“Who’s Darren?” the victim sounded as  blindly clueless as she normally did, but even that she wasn’t sure on anymore.

In the confusion the victim had not realised they had once again stopped walking at some point during the conversation. Beth laughed as she started to move again.

“How can you not remember him?” Her laugh high and unconsciously mocking. Her free hand moved as she talked. “He was gorgeous! He was like a gold colour, with hair that was even lighter than yours! I loved his eyes. They were proper blue, not like  mine. He seemed to really like you. You were getting on really well until Nathalie got all huffy about it. I dunno why, ‘cause it’s not like she has a claim on him or anything. She made a big scene about it, screaming at him and you. Everyone's still talking about it! How could you have forgotten?”

The victim had a funny feeling it was a weekend for that.


Reeldale Academy for Girls did not look like a school. It was more a house, with a yard which was bleak, grey and suffering, the many years of weathering raindrops taking its toll. It was cloaked in ivy, hiding the once beautiful Tudor decorative, all black and white and grand. The tallest, winding chimney was reaching as far up as it would go, the modern style aerial piercing the sky’s surface, sending a ripple of autumnal clouds in a perfect circle, the halo oddly out of place.

The victim loved it though. She loved  the musty, aged  smell of the walls, the warmth of the history splitting at the seams. She loved the cosy Victorian fires once introduced, and the fairytale effect it would have on her year, rather than her city life summer of glass and concrete. Seclusion was another bonus, and the peacefulness of the country woods and fields. Even in November, the victim felt the cold a positive.

She said goodbye to Beth in the hall, as Beth’s dorm was in the left wing of the mansion, whereas the victim was in the right. The victim liked this, as in her mind, she was commonly in the wrong. This was a nice joke to make her smile as she walked down the ground floor corridor, getting used to the heat of the house compared to the frost outside. She removed her mint green jacket as she walked.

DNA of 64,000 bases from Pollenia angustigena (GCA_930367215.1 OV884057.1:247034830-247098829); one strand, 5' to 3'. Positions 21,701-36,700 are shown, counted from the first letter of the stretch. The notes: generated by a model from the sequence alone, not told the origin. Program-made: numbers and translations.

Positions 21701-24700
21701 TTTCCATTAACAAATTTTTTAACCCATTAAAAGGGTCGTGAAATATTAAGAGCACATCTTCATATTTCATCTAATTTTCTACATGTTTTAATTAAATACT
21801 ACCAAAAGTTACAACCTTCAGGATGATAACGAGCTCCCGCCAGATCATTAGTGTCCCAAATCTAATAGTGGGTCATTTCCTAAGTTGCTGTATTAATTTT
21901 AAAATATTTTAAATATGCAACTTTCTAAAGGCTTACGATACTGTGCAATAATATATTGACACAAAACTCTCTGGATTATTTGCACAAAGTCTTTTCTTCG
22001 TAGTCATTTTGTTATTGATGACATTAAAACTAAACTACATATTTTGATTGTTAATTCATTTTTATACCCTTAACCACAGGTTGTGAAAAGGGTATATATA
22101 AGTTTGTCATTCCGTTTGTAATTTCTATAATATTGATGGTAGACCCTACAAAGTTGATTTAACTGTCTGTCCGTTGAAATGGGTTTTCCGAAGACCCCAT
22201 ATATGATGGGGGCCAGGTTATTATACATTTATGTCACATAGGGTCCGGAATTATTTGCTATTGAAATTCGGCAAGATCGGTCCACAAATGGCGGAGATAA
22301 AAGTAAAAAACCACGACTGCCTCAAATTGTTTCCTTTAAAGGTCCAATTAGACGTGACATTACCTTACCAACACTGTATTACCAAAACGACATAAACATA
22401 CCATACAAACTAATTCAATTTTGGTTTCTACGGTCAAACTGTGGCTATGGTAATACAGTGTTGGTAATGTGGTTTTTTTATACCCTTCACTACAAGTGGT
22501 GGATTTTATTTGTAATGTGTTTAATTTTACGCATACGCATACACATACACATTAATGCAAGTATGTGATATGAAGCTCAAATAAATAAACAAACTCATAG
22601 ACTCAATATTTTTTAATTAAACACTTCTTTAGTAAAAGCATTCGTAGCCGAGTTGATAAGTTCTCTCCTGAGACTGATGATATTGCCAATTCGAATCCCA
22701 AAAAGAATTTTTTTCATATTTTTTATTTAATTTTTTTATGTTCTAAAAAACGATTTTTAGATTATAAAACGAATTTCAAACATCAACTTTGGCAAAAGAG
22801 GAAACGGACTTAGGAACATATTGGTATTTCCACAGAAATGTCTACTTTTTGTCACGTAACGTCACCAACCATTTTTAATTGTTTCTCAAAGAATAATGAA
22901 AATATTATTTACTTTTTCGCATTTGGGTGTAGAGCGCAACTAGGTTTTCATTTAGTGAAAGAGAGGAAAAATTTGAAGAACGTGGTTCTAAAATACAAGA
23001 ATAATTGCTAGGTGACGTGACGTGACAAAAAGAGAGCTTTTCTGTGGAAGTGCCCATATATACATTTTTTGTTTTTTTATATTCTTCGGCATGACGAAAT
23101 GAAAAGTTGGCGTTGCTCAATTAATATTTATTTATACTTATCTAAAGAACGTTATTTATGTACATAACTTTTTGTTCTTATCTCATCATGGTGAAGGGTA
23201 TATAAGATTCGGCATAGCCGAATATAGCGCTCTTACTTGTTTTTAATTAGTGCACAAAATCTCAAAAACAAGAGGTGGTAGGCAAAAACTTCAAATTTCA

When the victim reached 236, she entered her dorm, praying Nathalie was not back yet. She concluded her roommate  was still out, as she went in to the empty room. The victim smiled a beautiful, pink faced smile, and instinctively dropped her jacket on the floor, glancing quickly in the mirror as she passed. God, she looked windswept.

Taking out her bag of cosmetic purchases from her purse, she glanced around the room. It was indeed tidier, which meant Nathalie was true to her word. It was a good job she had bought new mascara. The only the only thing on the floor was the victim’s mint jacket, which was puffy and sewed in a diamond shaped pattern. She liked her mint jacket. It reminded her of her emerald blouse.

The victim had a sudden thought. She set down her bags on the bedside cabinet with a clunk, and walked with purpose towards Nathalie’s side of the room, which still smelt faintly of smoke. She remembered very little these days, but she did remember a thought she had had the previous day: if Nathalie was keeping her beloved blouse anywhere, it would be in her wardrobe.

She opened the wooden doors with force, and tore through sequined t-shirts, leather jackets and skinny jeans as hangers rattled. But, there was no trace of green anywhere, let alone emerald. Just as Nathalie said there wouldn’t be. The victim sighed. It had been a long shot anyway.

On a whim, she looked down, and what she saw was about to plant itself into the victim’s memory forever, however lapse it had been over the past few days. What she saw was crumpled and definitely emerald. She scooped it out, and saw with horror etched across her heart-shaped face  that it was not just emerald anymore. It was a deep crimson, with a ragged tear in the fabric.

And still ever so slightly damp.